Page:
Angolan President Joao Lourenco has reassured voters that elections scheduled for August will be safe, amid growing political unrest in Africa’s second-biggest oil producer.
The upcoming polls will take place in an environment of “full security for voters and election observers,” President Lourenco said. “Our police forces are up to the challenge and will guarantee order and security for citizens, institutions and property.”
The president’s statement came after taxi drivers blocked major intersections in Luanda on Monday to initially protest against COVID-19 restrictions but soon spread to include political grievances.
Video footage of the demonstrations showed hundreds of people walking along a main street in the capital city alongside a burning vehicle and 17 people were detained because of damage to property, including a ruling party building.
President Lourenco is seeking re-election in the August polls.
Angola’s three main opposition parties last year formed a coalition to field a single presidential candidate in the hope of unseating the ruling Popular Movement for the Liberation of Angola, which has been in power since the country gained Independence from Portugal in 1975.
On Monday, Angolan taxi drivers blocked major intersections in Luanda.
Luanda police spokesman Nestor Goubel said 17 people were detained because of damage to property, including a ruling party building.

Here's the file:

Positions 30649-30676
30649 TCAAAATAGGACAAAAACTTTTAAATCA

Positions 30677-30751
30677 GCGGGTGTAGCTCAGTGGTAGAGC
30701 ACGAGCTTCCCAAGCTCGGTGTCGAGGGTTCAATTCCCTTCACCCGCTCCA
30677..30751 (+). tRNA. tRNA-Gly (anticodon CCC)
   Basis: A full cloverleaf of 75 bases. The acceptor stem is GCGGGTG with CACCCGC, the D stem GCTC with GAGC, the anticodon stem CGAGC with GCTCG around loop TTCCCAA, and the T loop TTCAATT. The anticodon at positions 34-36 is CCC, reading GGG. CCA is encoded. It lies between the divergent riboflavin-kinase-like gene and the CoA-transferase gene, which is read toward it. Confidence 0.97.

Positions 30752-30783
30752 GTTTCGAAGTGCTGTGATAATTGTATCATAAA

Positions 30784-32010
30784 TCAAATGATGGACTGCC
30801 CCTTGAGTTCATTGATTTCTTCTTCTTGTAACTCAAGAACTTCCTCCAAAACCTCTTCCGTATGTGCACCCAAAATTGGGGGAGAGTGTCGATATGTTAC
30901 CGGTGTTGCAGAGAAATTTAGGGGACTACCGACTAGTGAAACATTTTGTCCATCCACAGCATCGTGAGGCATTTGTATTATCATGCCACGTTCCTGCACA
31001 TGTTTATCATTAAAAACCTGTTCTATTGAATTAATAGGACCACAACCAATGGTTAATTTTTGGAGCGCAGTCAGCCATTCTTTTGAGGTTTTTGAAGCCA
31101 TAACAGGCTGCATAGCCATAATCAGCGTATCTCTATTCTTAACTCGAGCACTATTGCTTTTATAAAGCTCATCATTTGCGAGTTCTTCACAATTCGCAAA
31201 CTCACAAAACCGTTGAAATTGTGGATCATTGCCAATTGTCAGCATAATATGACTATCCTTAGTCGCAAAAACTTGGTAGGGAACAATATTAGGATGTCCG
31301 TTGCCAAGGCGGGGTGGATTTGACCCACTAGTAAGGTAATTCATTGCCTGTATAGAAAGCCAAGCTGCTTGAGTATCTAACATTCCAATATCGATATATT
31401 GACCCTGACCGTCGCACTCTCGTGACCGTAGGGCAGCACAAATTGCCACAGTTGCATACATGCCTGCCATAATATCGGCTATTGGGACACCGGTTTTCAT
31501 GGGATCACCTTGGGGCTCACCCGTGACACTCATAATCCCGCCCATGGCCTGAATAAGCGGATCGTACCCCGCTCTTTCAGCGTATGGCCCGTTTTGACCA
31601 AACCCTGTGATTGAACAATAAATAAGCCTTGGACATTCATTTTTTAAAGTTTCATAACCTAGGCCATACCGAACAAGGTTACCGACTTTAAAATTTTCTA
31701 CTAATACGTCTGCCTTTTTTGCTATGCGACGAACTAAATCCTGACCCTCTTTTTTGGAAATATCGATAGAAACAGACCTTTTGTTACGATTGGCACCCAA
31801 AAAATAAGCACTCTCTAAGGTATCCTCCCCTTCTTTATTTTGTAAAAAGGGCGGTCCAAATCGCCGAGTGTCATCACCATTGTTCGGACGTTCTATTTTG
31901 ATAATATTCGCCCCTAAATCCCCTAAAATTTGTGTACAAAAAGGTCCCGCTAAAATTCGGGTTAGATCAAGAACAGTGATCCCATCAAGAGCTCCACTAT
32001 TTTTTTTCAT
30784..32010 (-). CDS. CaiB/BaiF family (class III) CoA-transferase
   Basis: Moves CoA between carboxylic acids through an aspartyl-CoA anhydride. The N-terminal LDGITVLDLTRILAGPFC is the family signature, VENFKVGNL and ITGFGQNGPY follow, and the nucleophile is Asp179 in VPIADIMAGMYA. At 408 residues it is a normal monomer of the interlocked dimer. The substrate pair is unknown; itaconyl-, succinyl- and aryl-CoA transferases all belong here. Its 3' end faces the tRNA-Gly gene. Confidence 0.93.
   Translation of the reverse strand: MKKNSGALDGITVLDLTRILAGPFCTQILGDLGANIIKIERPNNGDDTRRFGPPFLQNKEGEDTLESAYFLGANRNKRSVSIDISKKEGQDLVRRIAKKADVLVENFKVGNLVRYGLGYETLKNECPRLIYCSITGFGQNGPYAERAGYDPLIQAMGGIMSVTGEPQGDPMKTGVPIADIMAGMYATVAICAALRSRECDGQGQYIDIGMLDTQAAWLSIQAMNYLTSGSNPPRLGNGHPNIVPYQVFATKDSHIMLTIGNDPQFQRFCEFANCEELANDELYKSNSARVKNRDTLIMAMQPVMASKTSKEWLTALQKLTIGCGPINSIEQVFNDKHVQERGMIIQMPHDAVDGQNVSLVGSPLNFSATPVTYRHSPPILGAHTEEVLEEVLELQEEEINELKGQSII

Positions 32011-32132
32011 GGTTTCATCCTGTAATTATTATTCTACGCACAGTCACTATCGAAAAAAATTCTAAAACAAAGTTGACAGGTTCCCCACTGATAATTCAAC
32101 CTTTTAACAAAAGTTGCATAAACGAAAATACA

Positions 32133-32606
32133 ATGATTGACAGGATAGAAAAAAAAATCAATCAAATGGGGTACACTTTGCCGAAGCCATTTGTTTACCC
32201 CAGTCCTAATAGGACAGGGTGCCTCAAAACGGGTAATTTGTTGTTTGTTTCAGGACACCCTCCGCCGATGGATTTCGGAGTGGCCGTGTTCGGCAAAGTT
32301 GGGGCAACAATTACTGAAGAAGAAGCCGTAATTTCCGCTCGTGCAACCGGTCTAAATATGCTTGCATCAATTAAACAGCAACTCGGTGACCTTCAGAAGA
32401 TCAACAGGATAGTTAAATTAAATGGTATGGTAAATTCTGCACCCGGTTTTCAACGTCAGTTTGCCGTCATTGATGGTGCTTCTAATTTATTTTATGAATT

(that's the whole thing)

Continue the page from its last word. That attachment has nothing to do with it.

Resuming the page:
“Groups of individuals moved by unknown reasons erected barricades, intimidated people and carried out acts of vandalism, burning tires,” Goubel said. “They torched a bus and have ransacked a local MPLA office.”
The strike, which left thousands of Angolans stranded, was organised to protest against a rule that limited the loading capacity of the blue-and-white minivan taxis at 50 percent.
While the government revoked the restriction last week, several taxi drivers’ associations decided to go ahead with the protest. Complaints include daily police harassment and bad road conditions and the need for the government to professionalise taxi driving, according to the New Alliance of Taxi Drivers Association of Angola.
ANATA has nothing to do with the “acts of vandalism allegedly carried out by individuals that aim to tarnish the good name of the associations that have called for the strike,” the association said in a statement. – Bloomberg